a
mammogram mammogram mammogram mammogram
(n 207) (n 1212) (n 578) (n 448) (n 81) (n 312)
Characteristic Column % Column % Column % Column % Column % Column %
Demographics
Group
Postcard 27.5 35.2 26.6 43.3 17.3 38.8
Reminder call 30.9 32.8 36.2 27.9 44.4 29.2
Motivational call 41.6 32.1 37.2 28.8 38.3 32.1
Annual household income
a
Low income ($15,000) N/A N/A 9.7 15.8 12.3 22.4
High income ($15,000) N/A N/A 90.3 84.2 87.7 77.6
Age, years
b
50–59 14.5 55.5 50.2 50.4 64.2 43.3
60–69 30.9 26.9 28.4 25.4 23.5 29.8
70–79 54.6 17.6 21.5 24.1 12.3 26.9
Education
b,c
High school 65.7 31.6 34.1 37.5 35.8 39.9
Some college 25.1 35.0 30.7 33.5 43.2 36.7
College graduate 9.2 33.4 35.2 29.0 21.0 23.5
Race
b
White 86.5 89.8 90.5 90.2 87.7 86.2
Native American 1.9 0.7 1.0 0.9 1.2 0.3
African American 6.3 3.7 3.5 4.2 4.9 4.8
Asian 1.5 4.7 4.2 3.1 4.9 5.8
Other 3.9 1.2 0.9 1.6 1.2 2.9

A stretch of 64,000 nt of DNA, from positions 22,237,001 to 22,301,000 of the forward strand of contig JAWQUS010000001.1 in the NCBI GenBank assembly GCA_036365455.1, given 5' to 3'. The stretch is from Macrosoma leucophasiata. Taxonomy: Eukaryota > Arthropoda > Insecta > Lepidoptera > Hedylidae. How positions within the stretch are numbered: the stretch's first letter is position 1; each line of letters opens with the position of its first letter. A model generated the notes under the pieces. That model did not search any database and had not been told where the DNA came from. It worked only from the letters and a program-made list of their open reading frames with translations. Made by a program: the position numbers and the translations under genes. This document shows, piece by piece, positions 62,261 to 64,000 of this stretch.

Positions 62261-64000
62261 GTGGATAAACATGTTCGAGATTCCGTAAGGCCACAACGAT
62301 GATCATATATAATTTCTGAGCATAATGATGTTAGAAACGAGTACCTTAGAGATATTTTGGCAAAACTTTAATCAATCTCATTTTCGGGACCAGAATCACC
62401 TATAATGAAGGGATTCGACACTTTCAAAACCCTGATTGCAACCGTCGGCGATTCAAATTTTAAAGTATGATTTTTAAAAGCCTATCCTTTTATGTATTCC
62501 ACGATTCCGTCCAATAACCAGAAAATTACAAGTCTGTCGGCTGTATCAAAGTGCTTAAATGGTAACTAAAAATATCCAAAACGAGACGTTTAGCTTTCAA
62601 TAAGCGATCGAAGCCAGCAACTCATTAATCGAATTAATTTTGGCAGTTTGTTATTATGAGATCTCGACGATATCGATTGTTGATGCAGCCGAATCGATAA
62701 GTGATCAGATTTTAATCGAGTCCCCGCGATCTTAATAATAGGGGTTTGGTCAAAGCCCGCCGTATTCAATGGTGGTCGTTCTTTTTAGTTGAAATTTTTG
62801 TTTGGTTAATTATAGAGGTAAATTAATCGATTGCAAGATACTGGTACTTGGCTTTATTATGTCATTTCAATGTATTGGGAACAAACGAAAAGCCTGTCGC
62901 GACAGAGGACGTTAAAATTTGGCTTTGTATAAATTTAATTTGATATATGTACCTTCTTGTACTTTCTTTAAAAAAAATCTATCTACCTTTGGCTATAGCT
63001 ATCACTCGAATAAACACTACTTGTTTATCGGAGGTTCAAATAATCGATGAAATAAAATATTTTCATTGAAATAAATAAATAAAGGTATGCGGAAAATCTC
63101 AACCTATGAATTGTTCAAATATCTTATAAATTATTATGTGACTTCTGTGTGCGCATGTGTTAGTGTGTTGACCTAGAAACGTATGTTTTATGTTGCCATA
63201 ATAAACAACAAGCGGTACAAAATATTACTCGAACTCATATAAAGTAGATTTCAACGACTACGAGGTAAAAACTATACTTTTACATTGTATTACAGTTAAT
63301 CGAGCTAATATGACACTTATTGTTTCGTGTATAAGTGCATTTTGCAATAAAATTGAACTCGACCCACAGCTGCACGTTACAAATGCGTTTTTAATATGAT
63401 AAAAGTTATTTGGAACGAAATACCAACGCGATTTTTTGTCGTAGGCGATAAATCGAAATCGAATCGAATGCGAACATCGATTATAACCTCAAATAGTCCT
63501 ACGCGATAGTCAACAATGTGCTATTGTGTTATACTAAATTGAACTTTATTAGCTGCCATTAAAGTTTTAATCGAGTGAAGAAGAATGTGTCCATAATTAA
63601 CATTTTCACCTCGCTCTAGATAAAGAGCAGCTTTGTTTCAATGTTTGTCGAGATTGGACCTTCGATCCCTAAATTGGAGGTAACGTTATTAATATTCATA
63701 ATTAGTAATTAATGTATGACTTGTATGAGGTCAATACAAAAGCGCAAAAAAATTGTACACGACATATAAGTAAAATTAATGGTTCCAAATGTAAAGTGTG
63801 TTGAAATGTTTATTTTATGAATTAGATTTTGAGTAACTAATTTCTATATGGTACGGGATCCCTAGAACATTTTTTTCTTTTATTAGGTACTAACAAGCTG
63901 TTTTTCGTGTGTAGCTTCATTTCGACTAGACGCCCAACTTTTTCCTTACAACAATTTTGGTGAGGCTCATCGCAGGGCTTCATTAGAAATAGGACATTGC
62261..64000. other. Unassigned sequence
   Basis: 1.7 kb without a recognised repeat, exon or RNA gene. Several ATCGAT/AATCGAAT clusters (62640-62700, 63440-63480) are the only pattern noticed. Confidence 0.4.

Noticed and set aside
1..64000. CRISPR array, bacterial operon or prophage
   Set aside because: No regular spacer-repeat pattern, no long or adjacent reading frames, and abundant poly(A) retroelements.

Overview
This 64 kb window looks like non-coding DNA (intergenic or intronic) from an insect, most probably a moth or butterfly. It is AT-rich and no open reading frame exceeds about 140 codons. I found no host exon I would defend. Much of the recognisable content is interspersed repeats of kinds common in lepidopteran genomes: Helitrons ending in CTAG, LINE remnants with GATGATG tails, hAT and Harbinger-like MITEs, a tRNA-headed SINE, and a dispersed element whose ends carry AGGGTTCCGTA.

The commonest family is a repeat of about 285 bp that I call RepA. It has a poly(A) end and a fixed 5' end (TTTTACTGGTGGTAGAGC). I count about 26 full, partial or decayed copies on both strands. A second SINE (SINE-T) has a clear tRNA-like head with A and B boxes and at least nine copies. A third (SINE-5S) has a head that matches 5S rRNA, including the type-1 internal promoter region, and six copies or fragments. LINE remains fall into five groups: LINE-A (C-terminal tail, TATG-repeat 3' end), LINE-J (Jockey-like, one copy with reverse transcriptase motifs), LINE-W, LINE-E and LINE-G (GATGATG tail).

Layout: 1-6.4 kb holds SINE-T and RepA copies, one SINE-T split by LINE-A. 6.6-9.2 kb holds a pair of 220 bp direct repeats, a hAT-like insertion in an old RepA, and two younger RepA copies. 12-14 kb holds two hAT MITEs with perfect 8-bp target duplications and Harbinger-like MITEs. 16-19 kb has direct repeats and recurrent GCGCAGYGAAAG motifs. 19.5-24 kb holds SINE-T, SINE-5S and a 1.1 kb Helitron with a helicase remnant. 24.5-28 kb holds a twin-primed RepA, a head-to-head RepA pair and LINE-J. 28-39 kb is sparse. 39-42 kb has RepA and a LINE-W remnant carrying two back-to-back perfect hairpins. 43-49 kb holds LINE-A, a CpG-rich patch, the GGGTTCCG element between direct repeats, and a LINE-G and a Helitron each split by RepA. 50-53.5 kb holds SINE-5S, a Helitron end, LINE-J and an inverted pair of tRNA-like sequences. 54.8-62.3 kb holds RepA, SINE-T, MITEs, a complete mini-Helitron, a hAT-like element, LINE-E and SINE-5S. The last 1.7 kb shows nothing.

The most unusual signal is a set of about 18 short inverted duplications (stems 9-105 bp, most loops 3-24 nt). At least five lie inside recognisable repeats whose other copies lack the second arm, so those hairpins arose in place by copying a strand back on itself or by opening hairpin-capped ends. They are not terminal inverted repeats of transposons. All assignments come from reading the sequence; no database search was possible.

Employment
b,d
Employed 15.0 56.9 51.8 48.9 63.2 48.3
Unemployed 17.0 10.9 10.3 13.3 11.8 12.3
Retired 65.0 30.0 34.7 35.4 25.0 38.0
Disabled/other/don’t 3.1 2.2 3.1 2.4 0.0 1.3
know/refuse
Marital status
b,e
Married 17.0 61.4 62.2 52.3 63.6 53.0
Unmarried 83.0 38.6 37.9 47.7 36.4 47.0
Living situation
b,f
Alone 12.6 45.5 46.2 37.5 43.2 34.7
Living with relatives 25.2 31.4 27.9 31.7 39.5 31.5
Living with nonrelatives 62.1 23.0 26.0 30.8 17.3 33.8
Health practices
Prior mammogram
b
61.4 74.2 N/A N/A N/A N/A
Pap smear in last 4 years
b,g
65.4 76.7 83.7 72.9 72.8 62.5
Attitudinal beliefs
Mammogram very/somewhat 13.0 6.9 2.8 5.8 13.6 18.3